Following last year’s successful production, the theater company Seventh Gate is showing “And We Shall Never Part” by Jon Fosse in Greece this spring.
And We Shall Never Part (1994) depicts three souls: She, He and the Girl. The play is minimalistic, tightly structured, with a repetitive style somewhere between realism and the absurd. The action in Jon Fosse’s plays are often cut down to the bone, centered around existential questions of loneliness, love, jealousy and alienation. His plays explore the relations – or the absence of such – between people.
-If we accept that the debt of the actor is to communicate with the viewer, to make him cry and laugh, reach out to the emotions and make him question his ideas, his life and choices, the texts of Fosse are very good, says lead actor Antonia Giannouli.
A theatrical language at once intense and poetic.
Fosse once said: “The best definition of a theater play I have found is something that Lorca said: A play is a poem standing up”.
Fosse’s language is poetic, filled with repetitions, contradictions, pausing and silences. The characters search, often in vain, to find the right words to express what they think, or what they think that they think.
is one of the most produced contemporary playwrights in the world.
In addition to plays, Fosse writes novels, short stories, poetry, children’s books and essays . His work has been translated into more than 40 languages, and he has recieved both national and international awards. Born in 1959, Fosse grew up in western Norway, which is also often the landscape of his work. And We Shall Never Part Og aldri skal vi skiljast Και δεν θα χωρίσουμε ποτέ is his first drama.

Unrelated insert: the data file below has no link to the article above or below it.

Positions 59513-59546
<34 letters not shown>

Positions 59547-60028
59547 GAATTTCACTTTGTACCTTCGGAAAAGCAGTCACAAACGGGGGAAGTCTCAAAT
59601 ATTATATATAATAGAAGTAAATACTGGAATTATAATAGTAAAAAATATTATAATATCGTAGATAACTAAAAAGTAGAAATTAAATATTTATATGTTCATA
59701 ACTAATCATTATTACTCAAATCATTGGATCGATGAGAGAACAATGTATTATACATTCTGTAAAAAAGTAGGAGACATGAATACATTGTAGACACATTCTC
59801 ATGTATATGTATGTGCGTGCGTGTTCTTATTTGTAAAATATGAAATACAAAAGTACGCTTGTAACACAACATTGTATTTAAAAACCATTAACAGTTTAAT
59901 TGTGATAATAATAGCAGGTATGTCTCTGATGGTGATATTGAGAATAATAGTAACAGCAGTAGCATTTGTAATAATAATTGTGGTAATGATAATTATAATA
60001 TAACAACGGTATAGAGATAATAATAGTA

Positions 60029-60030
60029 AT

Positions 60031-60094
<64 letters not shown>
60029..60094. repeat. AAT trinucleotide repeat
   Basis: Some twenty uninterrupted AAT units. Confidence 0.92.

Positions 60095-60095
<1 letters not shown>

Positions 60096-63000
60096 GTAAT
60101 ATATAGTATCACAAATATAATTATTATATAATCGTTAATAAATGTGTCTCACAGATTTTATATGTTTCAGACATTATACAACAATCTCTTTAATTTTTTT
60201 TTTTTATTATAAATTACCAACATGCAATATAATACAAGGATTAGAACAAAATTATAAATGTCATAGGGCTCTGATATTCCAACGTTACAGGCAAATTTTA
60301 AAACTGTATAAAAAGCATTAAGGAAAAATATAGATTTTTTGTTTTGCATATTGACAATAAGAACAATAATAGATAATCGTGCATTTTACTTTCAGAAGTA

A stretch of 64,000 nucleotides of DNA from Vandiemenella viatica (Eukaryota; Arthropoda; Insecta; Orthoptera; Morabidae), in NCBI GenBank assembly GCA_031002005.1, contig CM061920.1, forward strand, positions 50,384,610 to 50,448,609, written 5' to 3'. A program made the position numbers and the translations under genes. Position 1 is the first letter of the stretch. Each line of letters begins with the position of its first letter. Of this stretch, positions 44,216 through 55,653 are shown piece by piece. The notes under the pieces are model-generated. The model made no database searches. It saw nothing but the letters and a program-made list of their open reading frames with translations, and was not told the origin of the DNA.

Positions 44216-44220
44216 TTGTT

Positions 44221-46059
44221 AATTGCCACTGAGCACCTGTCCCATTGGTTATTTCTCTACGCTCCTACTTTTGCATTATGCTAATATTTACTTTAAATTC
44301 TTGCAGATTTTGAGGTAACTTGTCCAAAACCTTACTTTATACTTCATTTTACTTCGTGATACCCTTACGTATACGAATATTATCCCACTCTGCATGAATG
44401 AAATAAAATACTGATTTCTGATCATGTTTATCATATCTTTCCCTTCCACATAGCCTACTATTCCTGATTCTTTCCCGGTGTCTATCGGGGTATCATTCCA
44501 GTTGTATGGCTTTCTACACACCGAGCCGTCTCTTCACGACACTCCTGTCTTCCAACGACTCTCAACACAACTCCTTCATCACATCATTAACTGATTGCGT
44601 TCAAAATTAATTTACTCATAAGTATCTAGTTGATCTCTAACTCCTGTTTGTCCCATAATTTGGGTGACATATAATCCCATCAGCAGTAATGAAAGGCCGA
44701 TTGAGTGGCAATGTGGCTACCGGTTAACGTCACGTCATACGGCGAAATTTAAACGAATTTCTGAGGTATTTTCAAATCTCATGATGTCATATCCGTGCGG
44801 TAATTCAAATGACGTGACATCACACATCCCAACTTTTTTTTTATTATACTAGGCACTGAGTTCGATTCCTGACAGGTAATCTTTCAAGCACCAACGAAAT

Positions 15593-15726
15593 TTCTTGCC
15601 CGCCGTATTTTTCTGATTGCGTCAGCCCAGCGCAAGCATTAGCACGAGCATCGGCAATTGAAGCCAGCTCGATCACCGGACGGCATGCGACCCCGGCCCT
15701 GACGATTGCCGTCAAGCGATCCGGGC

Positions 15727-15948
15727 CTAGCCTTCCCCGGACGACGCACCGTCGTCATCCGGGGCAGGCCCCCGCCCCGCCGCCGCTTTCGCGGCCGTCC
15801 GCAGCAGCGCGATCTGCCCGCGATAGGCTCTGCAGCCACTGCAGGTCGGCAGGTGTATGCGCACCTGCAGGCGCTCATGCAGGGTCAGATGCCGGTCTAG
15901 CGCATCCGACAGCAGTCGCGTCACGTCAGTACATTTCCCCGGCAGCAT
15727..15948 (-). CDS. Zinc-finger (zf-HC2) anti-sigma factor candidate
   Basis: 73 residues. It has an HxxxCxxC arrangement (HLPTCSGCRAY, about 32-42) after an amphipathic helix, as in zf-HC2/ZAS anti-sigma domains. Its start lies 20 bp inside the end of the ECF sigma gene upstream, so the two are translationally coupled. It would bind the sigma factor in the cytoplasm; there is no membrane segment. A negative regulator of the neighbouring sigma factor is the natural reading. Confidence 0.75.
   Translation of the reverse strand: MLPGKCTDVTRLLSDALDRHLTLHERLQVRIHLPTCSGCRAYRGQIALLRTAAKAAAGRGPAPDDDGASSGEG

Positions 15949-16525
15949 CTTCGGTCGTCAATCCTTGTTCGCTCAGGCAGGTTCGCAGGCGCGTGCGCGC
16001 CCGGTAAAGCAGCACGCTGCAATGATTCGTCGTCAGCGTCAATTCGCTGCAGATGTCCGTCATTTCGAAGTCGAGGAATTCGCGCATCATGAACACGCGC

Starting in Patras at the theatre Lithography on 16th 17th and 18th April, tel: 2610-328394 Και δεν θα χωρίσουμε ποτέ continues to Karditsa 6-8 May, Trikala 9-15 May, Chania 23-24 May, Rethymnon 19-20 May. Performances start at 21:00 In Athens it is taking place at Ianos cafe 31 May at 22:00.
The play is directed by Theodoros Espiritu, starring Antonia Giannouli, Nadia Kavoulakou and Dimitris Plionis. Music by Orestes Kamperidis. Translation by Andreas Staikos and Irini Tsolakelli.
The performance is supported by the Norwegian Embassy and the Norwegian Institute.